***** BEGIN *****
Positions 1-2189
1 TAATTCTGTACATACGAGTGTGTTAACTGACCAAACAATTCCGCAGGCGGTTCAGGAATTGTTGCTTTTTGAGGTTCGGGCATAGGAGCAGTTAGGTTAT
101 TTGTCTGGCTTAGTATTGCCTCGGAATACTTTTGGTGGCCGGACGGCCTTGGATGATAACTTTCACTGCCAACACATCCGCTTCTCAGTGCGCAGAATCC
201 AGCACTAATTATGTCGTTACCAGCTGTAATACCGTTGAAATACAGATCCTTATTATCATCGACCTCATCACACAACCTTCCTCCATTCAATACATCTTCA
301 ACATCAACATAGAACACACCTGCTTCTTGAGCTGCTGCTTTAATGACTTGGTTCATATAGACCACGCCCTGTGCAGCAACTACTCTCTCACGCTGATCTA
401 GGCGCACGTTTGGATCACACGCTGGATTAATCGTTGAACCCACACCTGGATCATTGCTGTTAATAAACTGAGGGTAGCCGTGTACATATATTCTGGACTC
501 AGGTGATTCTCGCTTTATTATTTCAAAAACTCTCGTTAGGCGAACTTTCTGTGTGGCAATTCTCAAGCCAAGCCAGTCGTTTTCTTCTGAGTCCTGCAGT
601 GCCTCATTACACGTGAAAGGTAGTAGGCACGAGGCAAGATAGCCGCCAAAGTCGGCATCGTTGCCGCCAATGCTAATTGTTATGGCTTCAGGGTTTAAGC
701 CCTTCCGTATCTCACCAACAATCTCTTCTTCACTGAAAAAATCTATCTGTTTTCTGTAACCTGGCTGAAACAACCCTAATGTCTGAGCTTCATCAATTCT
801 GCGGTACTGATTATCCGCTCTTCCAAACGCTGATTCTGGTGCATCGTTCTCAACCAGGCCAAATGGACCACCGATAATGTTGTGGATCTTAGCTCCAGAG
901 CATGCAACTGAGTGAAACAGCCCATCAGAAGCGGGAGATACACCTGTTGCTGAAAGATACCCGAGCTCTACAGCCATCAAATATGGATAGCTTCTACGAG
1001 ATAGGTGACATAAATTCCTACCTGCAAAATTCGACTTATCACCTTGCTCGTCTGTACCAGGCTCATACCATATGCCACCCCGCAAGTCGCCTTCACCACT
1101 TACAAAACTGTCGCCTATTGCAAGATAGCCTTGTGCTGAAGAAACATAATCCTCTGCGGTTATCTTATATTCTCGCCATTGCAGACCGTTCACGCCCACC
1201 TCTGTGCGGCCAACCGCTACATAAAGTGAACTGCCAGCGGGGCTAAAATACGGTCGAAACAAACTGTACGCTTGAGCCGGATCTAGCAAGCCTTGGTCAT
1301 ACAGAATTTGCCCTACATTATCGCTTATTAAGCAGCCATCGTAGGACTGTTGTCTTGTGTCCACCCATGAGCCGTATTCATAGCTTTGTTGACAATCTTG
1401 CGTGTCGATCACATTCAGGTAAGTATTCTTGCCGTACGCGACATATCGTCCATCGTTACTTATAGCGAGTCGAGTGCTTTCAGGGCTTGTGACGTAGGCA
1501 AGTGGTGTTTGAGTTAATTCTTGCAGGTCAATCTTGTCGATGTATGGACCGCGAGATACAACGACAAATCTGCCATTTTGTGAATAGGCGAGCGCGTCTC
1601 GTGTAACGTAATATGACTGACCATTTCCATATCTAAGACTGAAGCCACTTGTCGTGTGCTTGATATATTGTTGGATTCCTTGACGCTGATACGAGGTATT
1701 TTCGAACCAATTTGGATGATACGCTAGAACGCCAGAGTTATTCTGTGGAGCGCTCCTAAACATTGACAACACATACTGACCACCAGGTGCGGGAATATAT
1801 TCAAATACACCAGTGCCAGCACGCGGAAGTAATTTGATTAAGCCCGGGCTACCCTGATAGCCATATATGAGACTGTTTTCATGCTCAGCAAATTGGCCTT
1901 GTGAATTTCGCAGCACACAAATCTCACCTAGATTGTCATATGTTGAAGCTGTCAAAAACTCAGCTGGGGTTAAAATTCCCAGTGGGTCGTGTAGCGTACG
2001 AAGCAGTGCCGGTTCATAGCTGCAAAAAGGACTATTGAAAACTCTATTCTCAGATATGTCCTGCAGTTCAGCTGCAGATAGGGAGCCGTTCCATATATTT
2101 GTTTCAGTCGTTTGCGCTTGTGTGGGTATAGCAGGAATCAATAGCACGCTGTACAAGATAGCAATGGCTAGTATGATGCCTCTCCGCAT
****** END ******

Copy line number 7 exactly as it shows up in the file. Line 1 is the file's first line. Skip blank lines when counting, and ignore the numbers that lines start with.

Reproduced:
501 AGGTGATTCTCGCTTTATTATTTCAAAAACTCTCGTTAGGCGAACTTTCTGTGTGGCAATTCTCAAGCCAAGCCAGTCGTTTTCTTCTGAGTCCTGCAGT